Not only did my parents take turns keeping my sister’s injured hand moving 24 hours per day, they also got my sister involved in any activity that would make use of her hands, so they enrolled her in piano lessons.

    Unfortunately, we changed teachers to a nasty-tempered, passive-aggressive preacher’s wife who HATED, my frivolous, happy-natured, hyperactive sister! What a nasty individual that woman was!

    She said she would NOT teach my sister unless I came to lessons with her, so I had no choice but to attend both our lessons. (I was the older sister who curbed her enthusiasm about life, a bit. lol) To endure this horribly impatient woman screaming at the top of her lungs and rapping my sister on the knuckles with a ruler, I snaked an earphone wire up my sleeve that was connected to a transistor radio.

    Don’t EVER think your kids are exaggerating when they tell you that an adult is showing hatred toward a child, because we experienced this first hand. This woman was not cruel toward me, but she was with my sister.

    Wow, Jun, thanks for your story and a walk down memory lane…

    Reply
  5. I was always interested in piano lessons, but the rule at our house was that if a hobby cost my parents money, we had to stick with it to the end. Then I decided that my parents couldn’t afford it (more like I didn’t want to commit), and never mentioned it again. At the age of 25 I found a piano teacher and took lessons for several months. I was in heaven!! My landlords moved their piano onto my screened porch, and I practiced “The Birch Canoe” to my heart’s content, and while learning “Church Bells Ring”, got the shock of my life. My teacher said I’d be playing in the recital in 2 months. I asked what her other students’ average age was, and she said ‘about nine.’ I told her in no uncertain terms that a 25-year-old woman WAS NOT going to put on patent leather shoes and a crinoline skirt and play in a recital! She told me I was no longer her student, and I walked away in tears. Now, some 32 years later, I just left voicemail for a lady asking for piano lessons….I’m getting excited just thinking about it!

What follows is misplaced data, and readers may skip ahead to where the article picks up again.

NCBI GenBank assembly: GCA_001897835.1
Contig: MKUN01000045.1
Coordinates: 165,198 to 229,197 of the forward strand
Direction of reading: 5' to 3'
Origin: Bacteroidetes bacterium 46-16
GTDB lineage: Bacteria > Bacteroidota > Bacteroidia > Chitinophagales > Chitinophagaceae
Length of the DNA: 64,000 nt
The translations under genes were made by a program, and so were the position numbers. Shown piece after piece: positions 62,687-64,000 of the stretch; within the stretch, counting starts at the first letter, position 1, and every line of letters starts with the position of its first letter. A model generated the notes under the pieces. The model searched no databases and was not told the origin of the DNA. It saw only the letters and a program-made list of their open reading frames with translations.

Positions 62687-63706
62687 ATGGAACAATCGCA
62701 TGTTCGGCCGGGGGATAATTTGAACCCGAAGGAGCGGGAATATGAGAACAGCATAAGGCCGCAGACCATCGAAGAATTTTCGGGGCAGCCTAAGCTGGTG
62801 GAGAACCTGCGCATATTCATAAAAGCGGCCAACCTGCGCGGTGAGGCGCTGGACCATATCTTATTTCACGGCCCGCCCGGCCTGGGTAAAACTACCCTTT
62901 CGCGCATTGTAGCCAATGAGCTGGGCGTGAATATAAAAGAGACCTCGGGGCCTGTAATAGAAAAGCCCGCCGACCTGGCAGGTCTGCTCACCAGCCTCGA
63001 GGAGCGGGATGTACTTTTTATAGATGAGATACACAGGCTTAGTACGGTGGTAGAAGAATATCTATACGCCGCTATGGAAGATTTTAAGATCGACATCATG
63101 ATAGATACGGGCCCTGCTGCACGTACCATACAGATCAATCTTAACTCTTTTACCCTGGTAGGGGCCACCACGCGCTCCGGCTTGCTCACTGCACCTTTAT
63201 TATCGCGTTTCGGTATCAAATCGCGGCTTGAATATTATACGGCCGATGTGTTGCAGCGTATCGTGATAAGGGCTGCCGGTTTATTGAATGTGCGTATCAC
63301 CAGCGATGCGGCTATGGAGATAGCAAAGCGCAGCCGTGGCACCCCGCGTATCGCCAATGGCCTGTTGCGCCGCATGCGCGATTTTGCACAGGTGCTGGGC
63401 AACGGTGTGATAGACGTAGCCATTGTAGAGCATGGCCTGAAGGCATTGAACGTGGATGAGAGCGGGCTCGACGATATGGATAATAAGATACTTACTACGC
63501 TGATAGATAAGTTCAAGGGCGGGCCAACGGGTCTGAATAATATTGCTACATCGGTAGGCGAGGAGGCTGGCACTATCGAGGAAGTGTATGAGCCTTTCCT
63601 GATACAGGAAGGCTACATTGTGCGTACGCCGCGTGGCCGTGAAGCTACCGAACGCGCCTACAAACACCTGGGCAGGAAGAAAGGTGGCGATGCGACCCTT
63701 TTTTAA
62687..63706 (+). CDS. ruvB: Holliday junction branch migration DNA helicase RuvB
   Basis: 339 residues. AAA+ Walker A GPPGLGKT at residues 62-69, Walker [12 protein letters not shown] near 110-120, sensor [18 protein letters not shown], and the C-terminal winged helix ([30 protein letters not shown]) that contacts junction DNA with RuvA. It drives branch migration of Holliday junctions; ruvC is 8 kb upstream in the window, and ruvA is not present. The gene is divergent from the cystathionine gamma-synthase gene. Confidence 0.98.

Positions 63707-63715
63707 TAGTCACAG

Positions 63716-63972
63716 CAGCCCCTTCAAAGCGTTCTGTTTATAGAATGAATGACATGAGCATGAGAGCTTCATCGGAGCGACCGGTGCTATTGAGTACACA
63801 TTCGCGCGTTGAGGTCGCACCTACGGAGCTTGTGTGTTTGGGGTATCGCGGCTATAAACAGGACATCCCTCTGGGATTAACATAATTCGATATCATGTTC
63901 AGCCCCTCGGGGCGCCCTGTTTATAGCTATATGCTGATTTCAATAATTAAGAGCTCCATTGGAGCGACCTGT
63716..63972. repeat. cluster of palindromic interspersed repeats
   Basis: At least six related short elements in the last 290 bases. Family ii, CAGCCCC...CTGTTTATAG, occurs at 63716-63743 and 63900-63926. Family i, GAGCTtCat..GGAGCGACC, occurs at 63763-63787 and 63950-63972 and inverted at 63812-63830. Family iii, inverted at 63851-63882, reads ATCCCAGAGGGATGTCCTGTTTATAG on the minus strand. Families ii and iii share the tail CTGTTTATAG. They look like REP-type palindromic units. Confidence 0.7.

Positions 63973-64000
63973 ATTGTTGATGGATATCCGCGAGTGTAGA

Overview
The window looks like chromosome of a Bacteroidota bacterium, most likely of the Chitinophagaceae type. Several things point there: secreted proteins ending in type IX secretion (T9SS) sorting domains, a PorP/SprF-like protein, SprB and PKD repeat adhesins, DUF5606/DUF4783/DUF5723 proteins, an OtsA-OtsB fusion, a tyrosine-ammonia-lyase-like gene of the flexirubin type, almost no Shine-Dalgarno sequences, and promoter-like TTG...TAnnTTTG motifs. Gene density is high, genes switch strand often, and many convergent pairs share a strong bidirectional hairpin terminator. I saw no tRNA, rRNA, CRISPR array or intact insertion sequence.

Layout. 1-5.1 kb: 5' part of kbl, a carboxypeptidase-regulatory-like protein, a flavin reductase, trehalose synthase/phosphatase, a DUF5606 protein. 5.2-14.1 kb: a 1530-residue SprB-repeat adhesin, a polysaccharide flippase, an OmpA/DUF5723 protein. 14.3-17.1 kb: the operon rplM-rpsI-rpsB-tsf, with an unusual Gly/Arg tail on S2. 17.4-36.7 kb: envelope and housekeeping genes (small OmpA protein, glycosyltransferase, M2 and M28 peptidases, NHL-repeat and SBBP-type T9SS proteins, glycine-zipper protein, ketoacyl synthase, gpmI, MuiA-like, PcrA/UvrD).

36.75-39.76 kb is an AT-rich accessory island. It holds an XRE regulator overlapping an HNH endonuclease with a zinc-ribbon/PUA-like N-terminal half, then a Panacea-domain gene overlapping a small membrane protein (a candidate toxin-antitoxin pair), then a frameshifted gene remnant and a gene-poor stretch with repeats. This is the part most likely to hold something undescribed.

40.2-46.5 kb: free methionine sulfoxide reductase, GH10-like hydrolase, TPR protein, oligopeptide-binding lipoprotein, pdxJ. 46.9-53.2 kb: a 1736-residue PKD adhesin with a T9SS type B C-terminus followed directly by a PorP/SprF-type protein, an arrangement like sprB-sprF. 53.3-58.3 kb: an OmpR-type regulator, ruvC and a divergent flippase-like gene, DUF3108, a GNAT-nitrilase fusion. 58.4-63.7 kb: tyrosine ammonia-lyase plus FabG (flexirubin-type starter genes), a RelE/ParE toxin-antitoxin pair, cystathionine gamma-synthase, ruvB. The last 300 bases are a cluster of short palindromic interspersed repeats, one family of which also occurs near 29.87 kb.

Reply
  6. kcsmum

    My beloved grandpa started piano lessons at age 4 and played every single day until the day he died at age 92. He & I spent hours at the piano, him playing & singing and me fiddling with the keys & singing along. I loved him so much. When he retired from his mailman job my uncles bought him a shiny new Baldwin!! It looked just like yours except deeper in color – a mahogany tone. When Grandpa died he left his piano to me. I was thrilled. Although I didn’t play, I immediately asked my brother if I could keep the piano at his house. His son, my nephew and Godson was 5 and had been begging for a piano. He said of course & Danny started his lessons the next day. A picture of Grandpa & I at the piano sat on top watching over our Danny. Fast forward 20 years – my Danny now has a Masters Degree in music and teaches at three universities. He loves piano but guitar is his passion. I hope Noah sticks with piano. As Dan learned when he was in high school, “playing the piano is a great chick magnet!”

    Reply
  7. I love music and always wanted to sing and play music and dance. There were no instruments allowed in the house. not even a mouth organ. If we wanted music we listened to whatever music my parents wanted on. Ice Skating music, or Frank Sinatra or sh*t kickin country. In school I was in choir and i sang at church. then i had a really bad tonsil/throat infection and it killed my ear drums and vocal chords and I cant hear myself and tone deaf. I fell in love with radio and records and rock and roll instead of making music. So now I love my Robs and other singers instead. I have been accused of being totally deaf for liking Nickelback.

    Reply
  8. Josh

    I can totally relate to your mother using the piano as shelving. My mother does that too on my piano at home! >.< Must be an Asian thing, me thinks.

    Reply

Feel Free to Dish!